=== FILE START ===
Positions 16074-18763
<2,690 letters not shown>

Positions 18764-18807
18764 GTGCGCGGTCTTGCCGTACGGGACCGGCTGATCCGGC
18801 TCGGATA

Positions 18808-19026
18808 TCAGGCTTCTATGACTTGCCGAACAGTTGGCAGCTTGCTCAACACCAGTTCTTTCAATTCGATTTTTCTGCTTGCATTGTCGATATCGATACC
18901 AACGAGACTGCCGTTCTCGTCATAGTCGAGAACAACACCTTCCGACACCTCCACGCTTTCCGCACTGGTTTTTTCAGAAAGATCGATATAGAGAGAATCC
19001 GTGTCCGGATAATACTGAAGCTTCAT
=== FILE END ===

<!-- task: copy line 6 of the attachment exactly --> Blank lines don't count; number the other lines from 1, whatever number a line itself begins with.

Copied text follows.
Positions 18808-19026